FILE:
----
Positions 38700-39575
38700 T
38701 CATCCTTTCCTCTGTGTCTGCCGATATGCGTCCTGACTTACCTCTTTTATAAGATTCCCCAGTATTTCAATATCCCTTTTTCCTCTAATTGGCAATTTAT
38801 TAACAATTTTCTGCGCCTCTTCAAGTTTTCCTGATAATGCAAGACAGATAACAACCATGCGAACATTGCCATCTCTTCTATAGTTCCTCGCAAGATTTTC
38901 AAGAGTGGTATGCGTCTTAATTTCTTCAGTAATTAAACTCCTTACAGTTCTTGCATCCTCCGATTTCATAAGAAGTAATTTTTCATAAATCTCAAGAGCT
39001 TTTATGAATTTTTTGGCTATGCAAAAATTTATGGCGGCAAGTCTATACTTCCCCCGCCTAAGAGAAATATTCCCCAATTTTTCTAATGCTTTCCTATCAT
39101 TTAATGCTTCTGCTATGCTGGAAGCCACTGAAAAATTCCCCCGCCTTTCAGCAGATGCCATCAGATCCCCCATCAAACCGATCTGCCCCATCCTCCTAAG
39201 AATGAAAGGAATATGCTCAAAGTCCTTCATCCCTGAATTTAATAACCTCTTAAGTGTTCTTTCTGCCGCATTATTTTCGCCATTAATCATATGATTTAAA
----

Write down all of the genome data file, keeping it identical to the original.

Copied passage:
Positions 38700-39575
38700 T
38701 CATCCTTTCCTCTGTGTCTGCCGATATGCGTCCTGACTTACCTCTTTTATAAGATTCCCCAGTATTTCAATATCCCTTTTTCCTCTAATTGGCAATTTAT
38801 TAACAATTTTCTGCGCCTCTTCAAGTTTTCCTGATAATGCAAGACAGATAACAACCATGCGAACATTGCCATCTCTTCTATAGTTCCTCGCAAGATTTTC
38901 AAGAGTGGTATGCGTCTTAATTTCTTCAGTAATTAAACTCCTTACAGTTCTTGCATCCTCCGATTTCATAAGAAGTAATTTTTCATAAATCTCAAGAGCT
39001 TTTATGAATTTTTTGGCTATGCAAAAATTTATGGCGGCAAGTCTATACTTCCCCCGCCTAAGAGAAATATTCCCCAATTTTTCTAATGCTTTCCTATCAT
39101 TTAATGCTTCTGCTATGCTGGAAGCCACTGAAAAATTCCCCCGCCTTTCAGCAGATGCCATCAGATCCCCCATCAAACCGATCTGCCCCATCCTCCTAAG
39201 AATGAAAGGAATATGCTCAAAGTCCTTCATCCCTGAATTTAATAACCTCTTAAGTGTTCTTTCTGCCGCATTATTTTCGCCATTAATCATATGATTTAAA